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Thursday, August 14, 2008

Scud: The Disposable Assassin

The final four issues of Scud came out this year after a 10 year hiatus. That's a long time to wait for the end of a story. Fortunately it was a very satisfying ending, managing to wrap up a number of loose ends that barely seemed connected at first. Who knows what the story would have been had Schrab never decided to shelve Scud for so long, but I don't know if it could have been much better. Now the entire collection has come out in one volume.

Scud: The Disposable Assassin was just about the most badass thing I'd ever read when I picked up my first issue back in the mid-90's. The story takes place in a future so wild and lawless that robot assassins, or Scuds, can be purchased from vending machines (called "venting machines") for pocket change. The main character is one of these assassins.

During a violent battle with his target, Scud discovers a warning label on his back that says he'll self-destruct upon elimination of his target. Not wanting to die, Scud critically wounds the target, puts her in the hospital, and begins freelancing to pay the bills.

The adventure that follows takes Scud around the planet, into outer space, through multiple dimensions, to the center of Earth, and to Heaven itself. Yeah, it's epic. It's also hilarious.

Along the way Scud makes friends with a stuff-collector named Drywall, who has miles of storage space inside his body from which he can pull objects at will (though what exactly he pulls out isn't always predictable). He makes an arch nemesis in Voodoo Ben Franklin (apparently the original Ben Franklin, just more evil). And he falls in love with a mysterious robotophile named Sussudio.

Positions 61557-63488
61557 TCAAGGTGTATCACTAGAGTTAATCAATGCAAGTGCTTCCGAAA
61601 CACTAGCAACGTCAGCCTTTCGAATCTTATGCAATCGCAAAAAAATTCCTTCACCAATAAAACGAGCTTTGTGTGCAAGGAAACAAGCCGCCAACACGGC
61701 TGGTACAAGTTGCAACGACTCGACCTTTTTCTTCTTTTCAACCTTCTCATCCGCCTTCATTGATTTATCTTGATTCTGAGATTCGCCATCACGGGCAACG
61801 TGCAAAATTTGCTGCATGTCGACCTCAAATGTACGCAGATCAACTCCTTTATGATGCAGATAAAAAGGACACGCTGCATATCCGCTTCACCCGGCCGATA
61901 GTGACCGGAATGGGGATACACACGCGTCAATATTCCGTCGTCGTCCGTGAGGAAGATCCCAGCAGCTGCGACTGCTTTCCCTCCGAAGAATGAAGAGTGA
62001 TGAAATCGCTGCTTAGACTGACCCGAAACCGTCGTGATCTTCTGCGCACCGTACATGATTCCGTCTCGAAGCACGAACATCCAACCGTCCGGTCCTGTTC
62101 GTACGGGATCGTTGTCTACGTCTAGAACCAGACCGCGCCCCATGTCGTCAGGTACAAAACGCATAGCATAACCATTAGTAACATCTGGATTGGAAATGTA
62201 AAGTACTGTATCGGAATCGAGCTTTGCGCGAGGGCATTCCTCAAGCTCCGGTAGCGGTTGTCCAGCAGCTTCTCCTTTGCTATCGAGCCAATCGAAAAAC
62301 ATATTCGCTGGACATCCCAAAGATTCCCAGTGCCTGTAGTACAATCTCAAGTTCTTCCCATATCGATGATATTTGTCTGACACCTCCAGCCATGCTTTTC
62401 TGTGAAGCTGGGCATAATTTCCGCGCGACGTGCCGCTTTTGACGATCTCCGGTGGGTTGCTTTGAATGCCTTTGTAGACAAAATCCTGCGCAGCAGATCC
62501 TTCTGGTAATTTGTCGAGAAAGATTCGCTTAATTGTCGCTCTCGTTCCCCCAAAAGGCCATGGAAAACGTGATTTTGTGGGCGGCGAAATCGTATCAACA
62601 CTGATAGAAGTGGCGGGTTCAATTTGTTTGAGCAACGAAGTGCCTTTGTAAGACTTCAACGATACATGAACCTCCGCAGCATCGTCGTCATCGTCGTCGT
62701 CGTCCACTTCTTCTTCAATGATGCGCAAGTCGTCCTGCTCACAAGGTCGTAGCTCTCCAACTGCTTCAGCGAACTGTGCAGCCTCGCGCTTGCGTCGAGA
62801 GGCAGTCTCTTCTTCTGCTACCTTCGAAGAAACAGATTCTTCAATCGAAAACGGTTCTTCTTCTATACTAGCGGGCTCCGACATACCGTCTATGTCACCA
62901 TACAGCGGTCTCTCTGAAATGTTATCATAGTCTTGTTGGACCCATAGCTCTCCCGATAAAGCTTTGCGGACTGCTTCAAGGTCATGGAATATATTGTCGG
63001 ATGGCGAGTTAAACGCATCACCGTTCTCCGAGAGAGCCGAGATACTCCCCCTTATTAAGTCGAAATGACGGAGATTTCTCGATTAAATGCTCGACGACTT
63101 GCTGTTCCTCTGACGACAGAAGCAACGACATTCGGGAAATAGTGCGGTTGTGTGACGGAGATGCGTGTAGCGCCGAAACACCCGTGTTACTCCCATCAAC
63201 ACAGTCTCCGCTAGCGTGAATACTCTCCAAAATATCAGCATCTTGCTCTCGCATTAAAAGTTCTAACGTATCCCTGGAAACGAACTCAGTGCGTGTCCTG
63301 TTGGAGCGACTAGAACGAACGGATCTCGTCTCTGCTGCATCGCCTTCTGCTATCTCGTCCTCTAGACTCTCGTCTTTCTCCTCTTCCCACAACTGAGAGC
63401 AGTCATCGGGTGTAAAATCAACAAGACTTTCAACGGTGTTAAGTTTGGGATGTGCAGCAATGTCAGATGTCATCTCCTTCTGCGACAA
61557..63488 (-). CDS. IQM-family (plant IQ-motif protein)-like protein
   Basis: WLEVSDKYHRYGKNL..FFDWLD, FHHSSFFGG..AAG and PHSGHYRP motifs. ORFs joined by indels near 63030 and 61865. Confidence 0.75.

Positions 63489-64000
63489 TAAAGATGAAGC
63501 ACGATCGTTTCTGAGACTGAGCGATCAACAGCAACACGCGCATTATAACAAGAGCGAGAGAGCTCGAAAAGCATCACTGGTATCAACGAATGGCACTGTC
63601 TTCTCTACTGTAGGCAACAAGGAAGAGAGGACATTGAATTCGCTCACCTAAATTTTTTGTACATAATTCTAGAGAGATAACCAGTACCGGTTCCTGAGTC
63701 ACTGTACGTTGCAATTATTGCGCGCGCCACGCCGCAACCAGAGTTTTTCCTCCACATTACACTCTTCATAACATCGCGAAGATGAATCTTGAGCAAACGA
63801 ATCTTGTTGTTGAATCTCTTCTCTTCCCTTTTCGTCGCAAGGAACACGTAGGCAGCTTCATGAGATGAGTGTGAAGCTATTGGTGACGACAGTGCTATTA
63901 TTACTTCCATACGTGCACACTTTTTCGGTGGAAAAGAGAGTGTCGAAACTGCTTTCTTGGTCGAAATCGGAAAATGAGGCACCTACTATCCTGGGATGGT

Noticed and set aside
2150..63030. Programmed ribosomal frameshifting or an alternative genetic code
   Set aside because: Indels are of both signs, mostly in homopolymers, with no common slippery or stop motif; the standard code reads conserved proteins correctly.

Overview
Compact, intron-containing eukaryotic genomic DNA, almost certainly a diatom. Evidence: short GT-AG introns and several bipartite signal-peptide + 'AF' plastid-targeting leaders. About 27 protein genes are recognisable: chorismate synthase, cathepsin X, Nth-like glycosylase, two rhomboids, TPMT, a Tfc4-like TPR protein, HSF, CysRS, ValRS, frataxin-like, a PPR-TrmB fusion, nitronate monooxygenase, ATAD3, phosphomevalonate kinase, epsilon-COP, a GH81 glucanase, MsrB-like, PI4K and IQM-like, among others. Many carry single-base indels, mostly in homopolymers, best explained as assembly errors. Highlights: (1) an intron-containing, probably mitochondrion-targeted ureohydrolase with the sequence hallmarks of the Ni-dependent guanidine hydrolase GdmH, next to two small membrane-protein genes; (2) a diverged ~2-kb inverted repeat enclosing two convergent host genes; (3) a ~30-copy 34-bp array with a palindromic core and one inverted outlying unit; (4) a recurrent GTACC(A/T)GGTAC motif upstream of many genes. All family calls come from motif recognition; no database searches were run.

If you like stories about zombie dinosaurs, werewolf astronauts, android mafias, things getting all explodey, robot-on-human love, endless amounts of senseless bloodletting and dismemberment, and cowboys, then Scud might be something you should check out.

Note about author Rob Schrab: during his time away from comics Schrab started a career as a writer and director of film and television. Some of his projects include co-creating Channel 101 with creative partner Dan Harmon, and producing the cult-hit television pilot Heat Vision And Jack, starring Jack Black and Owen Wilson. He currently works on The Sarah Silverman Program, among other things.

3 comments:

Sarah said...

Sussudio? Isn't that a phil Collins song? Otherwise, you had me at Zombie dinosoars, so where does one find this story? Is there a complete compilation, or will there be? Can I do an entire comment with only questions?

Scott said...

The full collection is available (as I said at the end of paragraph one, come on!). It's called "The Whole Shebang". Find it at comic book stores or on sites like Amazon.

Sarah said...

I don't know how you expect me to remember mundane things like paragraph one when I'm concentrating on images of explodey-ness and Voodoo Ben Franklin.